Our room is refreshingly understated by comparison. An unsolicited upgrade gives us a spacious room on the top floor of the east Royal Tower, with plush king-size bed and a shower-head the size of a bread plate. A partition in the bathroom wall allows us to gaze over the Persian Gulf, in total privacy, while soaking in the tub.

All very nice but not nearly as extravagant as the hotel. The Neptune and Poseidon suites, which face that three-storey aquarium, have private floor-to-ceiling underwater views from the bedrooms and bathrooms. The super-rich can take the $US25,000 a night suite that spans the bridge connecting the Atlantis's two accommodation towers.

Breakfast proves the kind of enjoyable challenge you find only at top-flight resorts, with an enormous buffet of the best and freshest.

Packed with carbs, we're ready to experience Aquaventure, with more than two kilometres of water slides, streams and two-metre rapids drawing on about 18 million litres of fresh, cold liquid gold. Towering at the centre is a 30-metre-high ziggurat structure, the launching pad for a half-dozen slides of varying degrees of scariness. There's a nine-storey drop on the Leap of Faith and a gentle tube ride through tunnels in a shark-filled lagoon. Surrounding the tower is a network of pools connected by meandering rivers and water escalators, meaning you almost never have to get off your inner-tube. Seeing everything takes the better part of half a day.

That evening we settle down to the best Middle-Eastern meal I've ever eaten. The hotel's Lebanese restaurant, Levantine, is among 11 casual and formal dining choices. Among them is Nobu; Ossiano, run by three-star Michelin chef Santi Santamaria; and Rostang, run by two-star Michelin chef Michel Rostang.

The place is over-the-top but can a billion-dollar-plus Atlantis-themed hotel built on a man-made island be anything less? While the hotel is often garish in appearance, the service is faultless. (Towels are folded into swans with their necks arched together to form a heart, surrounded by a sprinkle of flower petals.)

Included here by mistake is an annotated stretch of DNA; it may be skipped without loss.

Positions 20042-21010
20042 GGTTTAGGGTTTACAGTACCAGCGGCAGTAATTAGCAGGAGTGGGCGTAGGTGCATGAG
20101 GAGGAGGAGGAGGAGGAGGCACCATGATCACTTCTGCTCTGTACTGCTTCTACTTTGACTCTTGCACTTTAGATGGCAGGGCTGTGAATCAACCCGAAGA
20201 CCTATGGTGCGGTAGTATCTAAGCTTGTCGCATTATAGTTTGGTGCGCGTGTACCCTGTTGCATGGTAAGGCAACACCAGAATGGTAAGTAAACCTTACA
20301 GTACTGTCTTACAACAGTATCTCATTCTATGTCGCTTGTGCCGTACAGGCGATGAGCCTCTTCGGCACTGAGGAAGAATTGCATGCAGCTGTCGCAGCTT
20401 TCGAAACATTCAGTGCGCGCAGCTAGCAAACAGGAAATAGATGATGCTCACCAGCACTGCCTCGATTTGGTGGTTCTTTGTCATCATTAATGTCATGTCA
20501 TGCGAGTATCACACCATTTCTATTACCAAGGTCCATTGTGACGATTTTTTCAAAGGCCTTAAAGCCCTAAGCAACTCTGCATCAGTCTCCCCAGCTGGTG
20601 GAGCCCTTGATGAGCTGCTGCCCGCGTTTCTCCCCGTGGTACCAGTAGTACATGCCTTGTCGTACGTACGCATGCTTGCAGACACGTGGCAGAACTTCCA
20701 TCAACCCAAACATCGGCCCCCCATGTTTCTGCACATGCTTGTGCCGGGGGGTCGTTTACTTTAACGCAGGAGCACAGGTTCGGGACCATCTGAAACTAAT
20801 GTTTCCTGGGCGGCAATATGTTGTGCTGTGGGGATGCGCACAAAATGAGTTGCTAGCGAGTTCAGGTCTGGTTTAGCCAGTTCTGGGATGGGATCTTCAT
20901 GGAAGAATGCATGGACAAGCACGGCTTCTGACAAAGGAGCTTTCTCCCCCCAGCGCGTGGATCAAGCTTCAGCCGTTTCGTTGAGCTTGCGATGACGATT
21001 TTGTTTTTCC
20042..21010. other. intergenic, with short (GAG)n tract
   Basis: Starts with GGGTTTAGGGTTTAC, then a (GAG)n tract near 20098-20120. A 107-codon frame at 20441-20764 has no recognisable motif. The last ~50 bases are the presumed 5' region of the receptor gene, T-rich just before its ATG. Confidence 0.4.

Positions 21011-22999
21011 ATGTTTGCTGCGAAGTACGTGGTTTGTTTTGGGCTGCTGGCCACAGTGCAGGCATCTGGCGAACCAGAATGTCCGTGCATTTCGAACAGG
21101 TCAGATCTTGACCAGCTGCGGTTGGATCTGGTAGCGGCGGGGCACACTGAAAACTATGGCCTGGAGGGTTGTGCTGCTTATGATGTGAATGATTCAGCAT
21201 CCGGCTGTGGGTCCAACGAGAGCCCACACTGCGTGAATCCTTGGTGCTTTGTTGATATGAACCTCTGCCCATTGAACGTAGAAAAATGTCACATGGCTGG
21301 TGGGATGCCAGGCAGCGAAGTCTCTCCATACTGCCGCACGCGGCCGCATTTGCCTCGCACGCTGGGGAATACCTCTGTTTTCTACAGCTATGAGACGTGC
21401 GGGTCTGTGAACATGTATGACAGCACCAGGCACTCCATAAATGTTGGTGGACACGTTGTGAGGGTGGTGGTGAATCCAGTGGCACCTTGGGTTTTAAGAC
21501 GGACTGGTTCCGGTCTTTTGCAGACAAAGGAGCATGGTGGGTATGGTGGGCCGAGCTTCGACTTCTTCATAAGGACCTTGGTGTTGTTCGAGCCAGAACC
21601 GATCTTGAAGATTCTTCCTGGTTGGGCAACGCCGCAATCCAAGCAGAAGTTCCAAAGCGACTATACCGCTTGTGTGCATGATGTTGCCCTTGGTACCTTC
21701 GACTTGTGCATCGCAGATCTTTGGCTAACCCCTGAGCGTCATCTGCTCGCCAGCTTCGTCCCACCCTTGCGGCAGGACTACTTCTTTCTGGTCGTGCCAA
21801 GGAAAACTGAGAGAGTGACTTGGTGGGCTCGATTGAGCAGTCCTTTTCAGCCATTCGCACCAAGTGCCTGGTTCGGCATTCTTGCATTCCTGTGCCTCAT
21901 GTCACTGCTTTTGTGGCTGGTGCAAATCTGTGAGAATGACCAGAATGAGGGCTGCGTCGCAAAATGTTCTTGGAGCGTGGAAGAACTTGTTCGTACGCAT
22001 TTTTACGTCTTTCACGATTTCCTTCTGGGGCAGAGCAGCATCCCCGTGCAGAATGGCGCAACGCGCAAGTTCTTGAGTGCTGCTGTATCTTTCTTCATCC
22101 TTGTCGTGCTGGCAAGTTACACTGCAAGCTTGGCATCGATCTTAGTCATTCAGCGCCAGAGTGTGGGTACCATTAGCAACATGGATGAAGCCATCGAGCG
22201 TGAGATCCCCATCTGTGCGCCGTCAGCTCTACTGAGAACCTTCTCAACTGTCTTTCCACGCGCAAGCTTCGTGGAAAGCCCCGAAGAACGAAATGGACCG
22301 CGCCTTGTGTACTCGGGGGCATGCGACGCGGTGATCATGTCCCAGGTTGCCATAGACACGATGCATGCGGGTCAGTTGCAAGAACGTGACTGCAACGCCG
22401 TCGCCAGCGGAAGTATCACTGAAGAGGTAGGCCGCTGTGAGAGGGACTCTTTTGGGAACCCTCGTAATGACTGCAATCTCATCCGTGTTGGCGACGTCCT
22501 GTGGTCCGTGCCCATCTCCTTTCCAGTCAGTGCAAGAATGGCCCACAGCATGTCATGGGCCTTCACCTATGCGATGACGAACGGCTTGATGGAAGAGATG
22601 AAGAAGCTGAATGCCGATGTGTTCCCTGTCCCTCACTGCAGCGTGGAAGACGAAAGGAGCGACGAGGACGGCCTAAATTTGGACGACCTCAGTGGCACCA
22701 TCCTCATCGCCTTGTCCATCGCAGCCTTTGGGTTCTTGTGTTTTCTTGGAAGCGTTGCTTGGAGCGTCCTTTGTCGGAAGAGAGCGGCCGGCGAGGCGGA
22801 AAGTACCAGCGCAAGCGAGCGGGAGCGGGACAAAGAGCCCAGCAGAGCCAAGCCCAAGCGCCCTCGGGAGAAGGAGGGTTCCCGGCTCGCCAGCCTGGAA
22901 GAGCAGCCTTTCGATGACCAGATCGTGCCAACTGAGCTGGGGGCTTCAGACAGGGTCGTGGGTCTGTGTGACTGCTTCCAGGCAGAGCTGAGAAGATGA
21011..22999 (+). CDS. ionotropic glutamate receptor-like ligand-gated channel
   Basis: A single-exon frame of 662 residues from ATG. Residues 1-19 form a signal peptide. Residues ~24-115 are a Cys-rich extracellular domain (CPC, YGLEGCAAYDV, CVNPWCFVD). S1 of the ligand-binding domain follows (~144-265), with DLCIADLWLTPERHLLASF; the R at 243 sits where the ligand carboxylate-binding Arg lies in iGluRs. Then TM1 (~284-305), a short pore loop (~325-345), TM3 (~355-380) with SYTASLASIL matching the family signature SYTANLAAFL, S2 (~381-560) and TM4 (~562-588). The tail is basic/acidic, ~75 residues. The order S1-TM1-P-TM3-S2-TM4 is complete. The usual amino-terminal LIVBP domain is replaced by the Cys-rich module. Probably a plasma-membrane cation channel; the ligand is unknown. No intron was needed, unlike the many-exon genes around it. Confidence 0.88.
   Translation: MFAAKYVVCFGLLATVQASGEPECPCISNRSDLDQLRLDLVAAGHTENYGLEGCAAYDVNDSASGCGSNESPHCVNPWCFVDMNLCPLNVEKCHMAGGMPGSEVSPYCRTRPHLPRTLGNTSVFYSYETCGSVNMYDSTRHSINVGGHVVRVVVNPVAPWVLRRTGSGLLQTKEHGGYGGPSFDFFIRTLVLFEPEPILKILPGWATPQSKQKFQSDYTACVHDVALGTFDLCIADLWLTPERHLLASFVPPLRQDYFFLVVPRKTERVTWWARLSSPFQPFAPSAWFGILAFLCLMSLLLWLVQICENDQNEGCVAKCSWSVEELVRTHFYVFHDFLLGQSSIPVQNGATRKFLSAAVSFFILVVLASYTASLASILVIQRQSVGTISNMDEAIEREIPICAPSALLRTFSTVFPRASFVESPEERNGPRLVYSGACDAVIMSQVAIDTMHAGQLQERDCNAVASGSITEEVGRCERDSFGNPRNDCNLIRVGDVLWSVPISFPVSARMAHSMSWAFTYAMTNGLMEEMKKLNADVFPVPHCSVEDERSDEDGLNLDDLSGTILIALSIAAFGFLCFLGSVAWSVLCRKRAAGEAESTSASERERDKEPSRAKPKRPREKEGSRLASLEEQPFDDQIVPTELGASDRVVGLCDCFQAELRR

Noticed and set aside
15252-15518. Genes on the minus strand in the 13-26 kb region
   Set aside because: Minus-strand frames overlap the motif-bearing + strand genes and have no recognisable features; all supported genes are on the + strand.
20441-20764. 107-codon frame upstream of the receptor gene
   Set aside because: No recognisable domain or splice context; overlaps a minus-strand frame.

It's worth mentioning that about half the Atlantis's rooms and the pool and beach area face the "fronds" of the Palm Jumeirah rather than the gulf. This means looking at row after row of villas and a monorail system that cuts through the view like a wound.

And, of course, there's the cost. One night set us back $767, plus $220 for dinner at Levantine. Painfully expensive. But worth it, just this once.


Getting there

Emirates flies non-stop to Dubai and one stop (Singapore) from $1749. Etihad has a fare for $1400 to Abu Dhabi and then by bus to Dubai. Royal Jordanian Airlines has a fare for $1430 flying Qantas or Cathay Pacific to Bangkok or Hong Kong and then RJ with an aircraft change in Amman. (Fares are low-season return from Melbourne and Sydney excluding tax, which varies with itinerary, carrier, stops and time of payment.) Australians require a visa on arrival in the United Arab Emirates for a stay of up to 30 days.

Staying there

The most basic room at the Atlantis is a deluxe room at 2280 Dirhams ($940) a night. A Neptune or Poseidon Suite will set you back 35,400Dh. These prices include taxes and service charges of 20 per cent. See travel agents for deals.